Hospitals seeing red, as in more bloodborne pathogens violations

By: October 12th, 2011 Email This Post Print This Post

OSHA has hit hospitals with more and higher fines for bloodborne pathogens violations compared to last year, according to October issue of Briefings on Infection Control. The report uses data from the OSHA Office of Management System, from July 2010 through June 2011. Here is an excerpt.

OSHA has been busier this year than last year in handing out bloodborne pathogens violations to hospitals. Not only have the number of violations increased, but the average fine amount has also jumped.

The big picture
Every year, HCPro’s OSHA Healthcare Advisor acquires a detailed report of citations by standard for various types of healthcare facilities from the OSHA Office of Management Systems. This year’s data covers all federal and state citations from July 2010 through June 2011.

During that time, OSHA issued 575 violations referencing the Bloodborne Pathogens standard for general medical and surgical, psychiatric, and specialty hospitals, an increase of 30% from last year.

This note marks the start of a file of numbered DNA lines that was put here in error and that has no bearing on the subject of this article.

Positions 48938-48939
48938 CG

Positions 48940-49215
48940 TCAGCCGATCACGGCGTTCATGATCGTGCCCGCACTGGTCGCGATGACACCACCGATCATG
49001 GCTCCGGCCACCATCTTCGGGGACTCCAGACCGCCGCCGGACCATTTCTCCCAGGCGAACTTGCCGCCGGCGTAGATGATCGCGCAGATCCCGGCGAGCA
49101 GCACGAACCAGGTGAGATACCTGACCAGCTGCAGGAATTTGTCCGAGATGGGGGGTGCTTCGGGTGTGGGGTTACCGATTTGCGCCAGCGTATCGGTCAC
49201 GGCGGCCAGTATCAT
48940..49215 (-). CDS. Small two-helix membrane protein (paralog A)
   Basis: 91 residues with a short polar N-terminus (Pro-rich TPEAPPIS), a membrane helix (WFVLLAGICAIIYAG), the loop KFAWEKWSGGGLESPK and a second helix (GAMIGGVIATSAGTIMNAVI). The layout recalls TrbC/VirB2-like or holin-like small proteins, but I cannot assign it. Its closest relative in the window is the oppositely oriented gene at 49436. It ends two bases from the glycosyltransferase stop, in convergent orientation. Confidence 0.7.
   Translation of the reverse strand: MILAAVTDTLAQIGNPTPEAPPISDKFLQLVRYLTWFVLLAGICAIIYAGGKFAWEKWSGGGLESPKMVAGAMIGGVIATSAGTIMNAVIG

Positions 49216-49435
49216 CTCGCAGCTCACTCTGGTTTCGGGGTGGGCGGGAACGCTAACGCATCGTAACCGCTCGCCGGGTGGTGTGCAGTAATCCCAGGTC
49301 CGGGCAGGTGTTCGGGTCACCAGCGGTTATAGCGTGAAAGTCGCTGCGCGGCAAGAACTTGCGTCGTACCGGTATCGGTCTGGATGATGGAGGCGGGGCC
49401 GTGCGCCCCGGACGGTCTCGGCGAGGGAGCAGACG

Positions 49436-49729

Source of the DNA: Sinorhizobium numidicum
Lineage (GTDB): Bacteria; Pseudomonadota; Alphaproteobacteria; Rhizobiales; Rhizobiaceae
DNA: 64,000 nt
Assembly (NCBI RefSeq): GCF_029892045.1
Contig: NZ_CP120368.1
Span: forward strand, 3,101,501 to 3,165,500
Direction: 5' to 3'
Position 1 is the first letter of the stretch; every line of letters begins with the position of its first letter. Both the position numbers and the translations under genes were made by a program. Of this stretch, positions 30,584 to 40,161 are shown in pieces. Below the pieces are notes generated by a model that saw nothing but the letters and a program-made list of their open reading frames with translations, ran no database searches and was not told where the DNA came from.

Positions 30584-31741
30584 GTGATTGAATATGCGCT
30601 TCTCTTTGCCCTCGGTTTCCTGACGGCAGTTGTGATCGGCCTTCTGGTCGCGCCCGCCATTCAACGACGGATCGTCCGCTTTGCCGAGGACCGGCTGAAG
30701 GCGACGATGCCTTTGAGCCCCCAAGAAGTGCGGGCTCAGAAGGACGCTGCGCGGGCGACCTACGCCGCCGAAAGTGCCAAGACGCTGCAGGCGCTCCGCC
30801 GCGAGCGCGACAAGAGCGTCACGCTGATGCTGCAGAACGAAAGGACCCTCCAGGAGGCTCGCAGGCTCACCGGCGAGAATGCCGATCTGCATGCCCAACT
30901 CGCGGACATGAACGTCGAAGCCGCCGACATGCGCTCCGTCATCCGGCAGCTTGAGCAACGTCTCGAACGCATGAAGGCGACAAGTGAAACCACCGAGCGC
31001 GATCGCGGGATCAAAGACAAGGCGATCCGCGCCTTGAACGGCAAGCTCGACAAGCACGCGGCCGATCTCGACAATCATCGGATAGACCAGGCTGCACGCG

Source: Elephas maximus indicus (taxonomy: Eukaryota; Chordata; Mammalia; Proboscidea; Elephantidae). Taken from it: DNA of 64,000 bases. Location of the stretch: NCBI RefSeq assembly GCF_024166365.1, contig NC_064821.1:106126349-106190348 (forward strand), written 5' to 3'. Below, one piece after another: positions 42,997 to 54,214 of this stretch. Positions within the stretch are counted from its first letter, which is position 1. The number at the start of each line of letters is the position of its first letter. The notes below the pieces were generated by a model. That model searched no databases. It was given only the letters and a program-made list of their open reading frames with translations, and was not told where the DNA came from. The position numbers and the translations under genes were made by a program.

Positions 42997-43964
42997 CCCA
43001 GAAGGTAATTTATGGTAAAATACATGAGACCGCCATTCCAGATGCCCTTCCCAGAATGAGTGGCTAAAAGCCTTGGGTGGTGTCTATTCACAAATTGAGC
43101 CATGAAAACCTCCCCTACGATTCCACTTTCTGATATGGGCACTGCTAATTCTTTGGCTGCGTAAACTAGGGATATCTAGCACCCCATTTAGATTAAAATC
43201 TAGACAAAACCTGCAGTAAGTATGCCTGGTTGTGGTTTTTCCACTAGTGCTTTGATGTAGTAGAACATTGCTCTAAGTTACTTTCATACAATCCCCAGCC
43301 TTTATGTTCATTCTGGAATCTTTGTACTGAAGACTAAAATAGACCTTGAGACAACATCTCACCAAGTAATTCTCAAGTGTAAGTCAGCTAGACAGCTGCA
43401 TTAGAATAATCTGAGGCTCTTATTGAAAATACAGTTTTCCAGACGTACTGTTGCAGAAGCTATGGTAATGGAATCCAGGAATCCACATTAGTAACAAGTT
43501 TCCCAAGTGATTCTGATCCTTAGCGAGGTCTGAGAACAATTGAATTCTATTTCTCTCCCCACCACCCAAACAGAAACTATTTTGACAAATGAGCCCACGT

Average OSHA fines also increased. Hospitals averaged $630 per bloodborne pathogens violation compared to last year’s average fine of $477.

The report also included a list of the most frequent violations with the average initial fine. Here are the top three items from that list:

Most frequent OSHA bloodborne pathogens violations in hospitals

PART 1910 Occupational Safety and Health Standards Average initial fine
1030 G02 Employee training not provided at appropriate time or at no cost $132
1030 D02 Engineering and work practice controls not used to eliminate or minimize
employee exposure
1030 C01 Employer does not have a written exposure control plan designed to eliminate
or minimize employee exposure

Briefings on Infection Control subscribers can read more from the October issue by clicking here.


By Mary Anderson on October 12th, 2011 at 11:32 am

Vestex scrub uniforms serve as an engineering control because they offer Level I fluid barrier protection agains blood and bodily fluids.

By SafetyFirst on October 15th, 2011 at 11:53 am

OSHA has an approved Bloodborne Pathogens Training Course Online available at


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